is a Hydrocodone/Oxycodone Overdose?
Hydrocodone and oxycodone are drugs that are commonly used to
relieve pain. Certain prescription pain relievers contain high concentrations
of these ingredients, including:
An overdose may be caused by accidentally taking more than the
prescribed amount in a 24-hour period. Overdose may also be caused by
intentionally taking more than the recommended dosage for recreational use, or
to do personal harm.
An overdose is extremely dangerous, and can be fatal. If you or
someone you know may have overdosed on prescription medication, you should call
911 or go to the nearest emergency room immediately.
Hydrocodone and oxycodone are powerful drugs that doctors only
prescribe when necessary. The ingredients in these drugs are habit-forming and
some people may develop a dependency or addiction to them. People who become
addicted often build up a tolerance to the drug and need to take larger amounts
in order to feel its effects. This type of behavior can often lead to an
Others may use these types of drugs without a prescription to get
“high.” This is an extremely dangerous practice, particularly among young
adults. According to the National
Institute on Drug Abuse, 6.1 percent of high school seniors reported
abusing these drugs in 2014.
Abuse of these medications means taking them recreationally (not
for medical purposes), or consuming them in a way different from what is
recommended, such as snorting or injecting them.
Painkiller Use Among the Elderly
Unfortunately, painkiller abuse and overdose are prevalent among
almost all age groups. This includes teens, adults, and the elderly. There is
greater concern among the elderly due to:
- slower metabolism
- multiple prescriptions
- increased forgetfulness
If you have an elderly family member who is taking painkillers,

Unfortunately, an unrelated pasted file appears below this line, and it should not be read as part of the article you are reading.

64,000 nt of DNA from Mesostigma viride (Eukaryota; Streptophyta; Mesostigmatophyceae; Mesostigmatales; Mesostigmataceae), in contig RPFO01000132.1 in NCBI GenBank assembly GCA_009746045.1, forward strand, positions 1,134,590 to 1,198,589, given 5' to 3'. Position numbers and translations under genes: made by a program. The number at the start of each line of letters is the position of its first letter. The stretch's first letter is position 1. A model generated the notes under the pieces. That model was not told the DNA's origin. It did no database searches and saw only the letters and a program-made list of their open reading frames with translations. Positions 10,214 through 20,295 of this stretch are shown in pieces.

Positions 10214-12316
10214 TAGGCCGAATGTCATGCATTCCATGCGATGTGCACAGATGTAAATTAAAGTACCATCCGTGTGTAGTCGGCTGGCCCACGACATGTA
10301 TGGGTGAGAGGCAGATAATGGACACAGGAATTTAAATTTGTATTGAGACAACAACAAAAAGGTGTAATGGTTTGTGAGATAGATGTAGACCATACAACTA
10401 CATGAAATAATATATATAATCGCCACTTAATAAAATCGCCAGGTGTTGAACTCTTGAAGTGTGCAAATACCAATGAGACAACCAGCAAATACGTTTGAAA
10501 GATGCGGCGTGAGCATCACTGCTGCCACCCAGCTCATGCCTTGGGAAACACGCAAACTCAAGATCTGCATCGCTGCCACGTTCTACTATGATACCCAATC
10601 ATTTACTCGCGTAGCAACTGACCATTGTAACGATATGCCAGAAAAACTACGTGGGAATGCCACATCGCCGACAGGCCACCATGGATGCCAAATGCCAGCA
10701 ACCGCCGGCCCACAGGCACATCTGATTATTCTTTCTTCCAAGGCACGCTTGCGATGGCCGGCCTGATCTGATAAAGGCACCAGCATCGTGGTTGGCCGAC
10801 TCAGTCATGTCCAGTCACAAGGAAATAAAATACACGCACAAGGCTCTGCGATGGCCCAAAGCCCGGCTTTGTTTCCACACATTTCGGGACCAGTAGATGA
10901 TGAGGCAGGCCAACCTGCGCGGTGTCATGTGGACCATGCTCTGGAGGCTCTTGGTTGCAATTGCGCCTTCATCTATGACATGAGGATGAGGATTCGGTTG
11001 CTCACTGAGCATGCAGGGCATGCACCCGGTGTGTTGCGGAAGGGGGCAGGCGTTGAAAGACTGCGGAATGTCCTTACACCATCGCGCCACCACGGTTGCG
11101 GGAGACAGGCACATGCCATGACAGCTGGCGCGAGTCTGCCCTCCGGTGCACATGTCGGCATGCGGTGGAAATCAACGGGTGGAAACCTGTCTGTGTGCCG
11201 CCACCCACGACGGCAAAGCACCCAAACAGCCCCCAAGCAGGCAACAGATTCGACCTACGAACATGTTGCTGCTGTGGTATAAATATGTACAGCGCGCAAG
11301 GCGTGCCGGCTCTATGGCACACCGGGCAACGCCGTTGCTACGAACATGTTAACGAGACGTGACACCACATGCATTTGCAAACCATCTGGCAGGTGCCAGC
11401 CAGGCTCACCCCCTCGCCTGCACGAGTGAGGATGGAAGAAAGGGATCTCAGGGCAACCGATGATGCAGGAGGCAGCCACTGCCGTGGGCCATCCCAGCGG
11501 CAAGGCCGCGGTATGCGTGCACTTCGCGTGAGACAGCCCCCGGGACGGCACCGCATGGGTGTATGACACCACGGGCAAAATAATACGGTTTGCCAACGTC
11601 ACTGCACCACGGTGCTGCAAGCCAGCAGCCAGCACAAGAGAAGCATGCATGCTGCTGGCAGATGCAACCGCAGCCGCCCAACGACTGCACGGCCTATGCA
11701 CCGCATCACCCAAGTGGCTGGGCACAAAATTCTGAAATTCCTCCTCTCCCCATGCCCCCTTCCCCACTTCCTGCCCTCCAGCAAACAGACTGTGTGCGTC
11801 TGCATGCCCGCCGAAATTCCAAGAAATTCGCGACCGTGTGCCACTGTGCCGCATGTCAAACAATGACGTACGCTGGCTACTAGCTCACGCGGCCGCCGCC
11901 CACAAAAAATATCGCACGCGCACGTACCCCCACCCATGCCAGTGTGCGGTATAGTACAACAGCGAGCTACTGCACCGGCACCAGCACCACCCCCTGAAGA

you might consider helping them by:
- organizing medicines
- dividing up meds by day
- keeping a dosing log
It is also helpful to check in on your loved one on a regular
basis. The risk for deadly complications from an accidental overdose increases
significantly with age.
People who take painkillers may experience certain side effects
such as drowsiness, constipation, or nausea. However, an overdose can carry the
risk of more serious symptoms. These include:
- shallow breathing, which may slow down to the
point of stopping
- extreme fatigue
- small pupils
- lack of consciousness
A drug overdose is a
medical emergency. If you or someone you know is
experiencing symptoms of an overdose, call 911 or poison control at
Effects of Prescription Painkiller Abuse
Long-term abuse of prescription painkillers can cause severe
medical complications. These complications
become even more dangerous when you drink alcohol or combine prescription
medications with other drugs.
- respiratory problems
- slowed heart rate
A drug overdose requires emergency medical treatment. If
breathing is extremely slow or shallow, or if emergency room doctors feel that
symptoms are life-threatening, a drug called naloxone is used to reverse
symptoms of an overdose. If breathing is acceptable, doctors may instead use
activated charcoal or laxatives to help remove any leftover medications in the
Drug treatment programs and therapy may also be recommended to
address problems with drug abuse and addiction.
Recovery, and Outlook
You have the best chances of surviving an overdose if you receive
medical attention before you experience breathing problems. When your breathing
slows, oxygen levels decrease, which can eventually lead to brain damage if you
wait too long for treatment.
Your outlook also depends on the severity of the overdose and how
quickly you seek medical treatment. Mixing prescription drugs with alcohol and
other illegal substances increases the risk for life-threatening complications.